Last week I posted Where Do Old Dogs Go?, about senior dogs being given up by their owners who no longer want to care for them. One of the groups that is stepping in to help these dogs is Muttville, a wonderful organization that rescues dogs age 7 and over.
As I was going through the news this morning I came across an article about them. Muttville was started 2 1/2 years ago and has helped 300 senior dogs get new homes.
The cocker spaniel was found wandering on the streets of San Jose two weeks ago. He is blind and deaf and his fur was so matted that day you couldn’t see his eyes.
He would have been put down if someone hadn’t thought to call Sherri Franklin in San Francisco. She is the founder and executive director of a wonderful organization called Muttville, which rescues and seeks homes for senior dogs, at least 7 years old.
Franklin describes herself as “Muttville Central” because she takes in so many dogs herself, but she has a network of 23 foster homes around the Bay Area, including on the Peninsula, where dogs are given a second chance. Some of them have cancer and other diseases, but these kind people take them in to give them a warm, loving place for their last days.
Others might call them rescuers and foster parents. I call them saints.
“It’s the passion that keeps me going,” said Franklin, a hairstylist by profession. “The dogs just keep you going.”
Look at the pictures of the dogs on the organization’s Web site at www.muttville.org to see why. Some of them, like Wee Willy, are too cute for words, and some look as if they’re ready to jump into somebody’s arms.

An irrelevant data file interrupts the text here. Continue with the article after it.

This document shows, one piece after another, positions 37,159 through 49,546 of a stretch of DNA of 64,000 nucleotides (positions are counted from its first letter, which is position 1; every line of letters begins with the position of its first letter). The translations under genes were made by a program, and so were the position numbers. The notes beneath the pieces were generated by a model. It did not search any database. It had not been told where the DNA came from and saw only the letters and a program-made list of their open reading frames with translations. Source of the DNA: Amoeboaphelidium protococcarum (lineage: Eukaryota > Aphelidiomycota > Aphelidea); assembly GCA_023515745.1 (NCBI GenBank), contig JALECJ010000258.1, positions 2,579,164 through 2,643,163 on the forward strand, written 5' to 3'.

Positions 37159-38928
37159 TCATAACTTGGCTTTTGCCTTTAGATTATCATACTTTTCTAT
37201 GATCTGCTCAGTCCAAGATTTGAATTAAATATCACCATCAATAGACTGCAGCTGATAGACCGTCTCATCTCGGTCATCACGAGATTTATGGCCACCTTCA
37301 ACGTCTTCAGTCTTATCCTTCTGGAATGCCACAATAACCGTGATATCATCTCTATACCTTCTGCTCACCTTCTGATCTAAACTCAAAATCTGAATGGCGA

In the past, most of the dogs that came to Muttville were from shelters that called with pleas to save the dogs. But lately the group is also seeing canine victims of the economy – dogs that were given up by families because they have to move and the new landlord won’t allow dogs. Or the owner has to go into a convalescent home. Or the owner can’t afford the dog food or the medication.
This all-volunteer organization spends the majority of donations on vet bills and could use your help if you have a little extra. There’s also a wish list on its Web site for such things as a steam cleaner for the shelter’s floors, laundry detergent and a pressure sprayer.
A big shout out to Muttville for the terrific work they do. The world is a better place because of people like Sherri Franklin and all the volunteers and fosters who work with her.
If you would be interested in becoming a foster, which they desperately need, please contact Sherri via email. Donations may be made through PayPal on the organization’s website or checks may be mailed to Muttville, P.O. Box 410207, San Francisco, CA 94141.
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